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The number of workplace fatalities recorded in 2015 was the highest in seven years, according to data released Friday by the U.S. Bureau of Labor Statistics.
A total of 4,836 fatal work injuries were recorded in the United States in 2015, up slightly from the 4,821 reported in 2014, and the highest figure since the 5,214 reported in 2008, the bureau’s Census of Fatal Occupational Injuries revealed.
The report also included demographic data:
• Hispanic or Latino workers incurred 903 fatal injuries in 2015, the most since 937 fatalities in 2007.
• Workers age 65 years and older incurred 650 fatal injuries, the second-largest number for the group since the national census began in 1992, but down from the 2014 figure of 684.
• Roadway incident fatalities were up 9% from 2014 totals, accounting for over one-quarter of the fatal occupational injuries in 2015.
• Workplace suicides decreased 18% from 2014, while homicides were up 2%.
• Heavy and tractor-trailer truck drivers recorded 745 fatal injuries, the most of any occupation.
• The 937 fatal work injuries in the private construction industry in 2015 was the highest since 975 cases in 2008.
• Fatal injuries in the private oil and gas extraction industries were 38% lower in 2015 than 2014.
“These numbers underscore the urgent need for employers to provide a safe workplace for their employees as the law requires,” said U.S. Secretary of Labor Thomas E. Perez in a statement. “The fact is, we know how to prevent these deaths. The U.S. Department of Labor is — and will always be — committed to working with employers, workers, community organizations, unions and others to improve safety and health in our nation’s workplaces.”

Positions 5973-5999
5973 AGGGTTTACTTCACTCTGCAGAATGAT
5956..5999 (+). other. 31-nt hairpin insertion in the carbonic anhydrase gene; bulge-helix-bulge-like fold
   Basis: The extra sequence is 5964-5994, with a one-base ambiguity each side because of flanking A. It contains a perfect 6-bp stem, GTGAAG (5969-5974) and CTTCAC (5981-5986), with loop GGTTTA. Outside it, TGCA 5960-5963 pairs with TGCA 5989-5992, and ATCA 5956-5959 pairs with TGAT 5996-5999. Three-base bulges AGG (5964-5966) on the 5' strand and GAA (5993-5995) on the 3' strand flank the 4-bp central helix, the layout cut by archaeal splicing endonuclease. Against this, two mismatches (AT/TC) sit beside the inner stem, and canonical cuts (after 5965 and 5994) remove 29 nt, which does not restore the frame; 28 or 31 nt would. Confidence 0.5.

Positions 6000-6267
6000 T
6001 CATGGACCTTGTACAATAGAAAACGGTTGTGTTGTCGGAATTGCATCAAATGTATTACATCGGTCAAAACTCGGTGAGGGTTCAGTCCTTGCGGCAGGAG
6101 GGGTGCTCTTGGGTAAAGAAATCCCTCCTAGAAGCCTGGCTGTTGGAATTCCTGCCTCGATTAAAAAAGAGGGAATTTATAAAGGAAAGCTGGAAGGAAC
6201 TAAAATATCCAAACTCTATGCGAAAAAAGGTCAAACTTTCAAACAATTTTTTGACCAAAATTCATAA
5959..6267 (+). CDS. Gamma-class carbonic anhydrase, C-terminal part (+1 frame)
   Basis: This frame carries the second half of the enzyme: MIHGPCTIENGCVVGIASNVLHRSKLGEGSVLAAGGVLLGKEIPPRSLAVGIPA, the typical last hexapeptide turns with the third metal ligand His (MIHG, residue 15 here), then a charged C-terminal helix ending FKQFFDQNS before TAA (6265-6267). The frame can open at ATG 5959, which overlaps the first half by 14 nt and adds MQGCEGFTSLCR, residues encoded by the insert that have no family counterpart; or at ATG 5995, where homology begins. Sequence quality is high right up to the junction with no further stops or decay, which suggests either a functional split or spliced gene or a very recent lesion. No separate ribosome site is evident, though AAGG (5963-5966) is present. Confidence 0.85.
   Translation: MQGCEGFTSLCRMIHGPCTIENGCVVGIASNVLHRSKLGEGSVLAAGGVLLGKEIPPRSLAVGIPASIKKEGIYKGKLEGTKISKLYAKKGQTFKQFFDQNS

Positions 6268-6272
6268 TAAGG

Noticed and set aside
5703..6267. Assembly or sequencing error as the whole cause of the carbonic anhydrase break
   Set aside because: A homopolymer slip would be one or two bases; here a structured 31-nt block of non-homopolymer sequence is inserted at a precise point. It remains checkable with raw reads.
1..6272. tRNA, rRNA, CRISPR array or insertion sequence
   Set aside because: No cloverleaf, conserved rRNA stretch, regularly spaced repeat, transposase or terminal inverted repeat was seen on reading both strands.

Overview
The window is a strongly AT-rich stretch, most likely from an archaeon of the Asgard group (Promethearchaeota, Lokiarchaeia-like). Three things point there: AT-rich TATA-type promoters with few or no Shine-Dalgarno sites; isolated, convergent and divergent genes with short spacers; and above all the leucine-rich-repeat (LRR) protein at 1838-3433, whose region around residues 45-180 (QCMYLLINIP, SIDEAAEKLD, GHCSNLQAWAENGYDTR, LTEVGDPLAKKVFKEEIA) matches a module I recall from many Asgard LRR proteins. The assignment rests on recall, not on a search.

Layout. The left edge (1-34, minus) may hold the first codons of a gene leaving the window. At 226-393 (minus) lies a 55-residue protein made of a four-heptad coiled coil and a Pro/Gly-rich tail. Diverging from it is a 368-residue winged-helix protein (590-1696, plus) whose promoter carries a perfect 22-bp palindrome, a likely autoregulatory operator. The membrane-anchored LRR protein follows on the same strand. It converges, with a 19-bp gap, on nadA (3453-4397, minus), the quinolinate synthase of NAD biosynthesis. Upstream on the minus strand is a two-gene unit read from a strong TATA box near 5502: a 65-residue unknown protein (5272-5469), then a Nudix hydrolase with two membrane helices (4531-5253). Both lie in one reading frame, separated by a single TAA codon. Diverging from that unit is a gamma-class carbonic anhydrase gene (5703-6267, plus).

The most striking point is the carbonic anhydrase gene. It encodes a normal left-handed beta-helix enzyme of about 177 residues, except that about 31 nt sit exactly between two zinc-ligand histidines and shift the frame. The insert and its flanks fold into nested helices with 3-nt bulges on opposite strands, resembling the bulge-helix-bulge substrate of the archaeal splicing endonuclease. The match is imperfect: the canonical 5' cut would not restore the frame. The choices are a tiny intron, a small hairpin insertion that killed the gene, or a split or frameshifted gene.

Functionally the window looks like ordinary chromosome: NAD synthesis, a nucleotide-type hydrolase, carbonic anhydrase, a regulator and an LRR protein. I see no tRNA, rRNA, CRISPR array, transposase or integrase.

California fatality report
California’s Department of Industrial Relations also released its own report on Friday on workplace fatalities. It revealed that 388 Californians died on the job in 2015, up from 344 in 2014.
The state also experienced a rise in multifatality incidents, with 13 separate incidents accounting for a total of 48 of those workplace deaths. These events included the San Bernardino terrorist attack, four separate farm vehicle collisions, four different helicopter or small airplane crashes, including two separate military helicopter incidents, and three multi-victim workplace homicides. In 2014 there were six separate multifatality incidents resulting in 17 fatalities.
A Kentucky company is facing $320,400 in proposed fines from federal workplace safety regulators after an employee fell 22 feet to his death.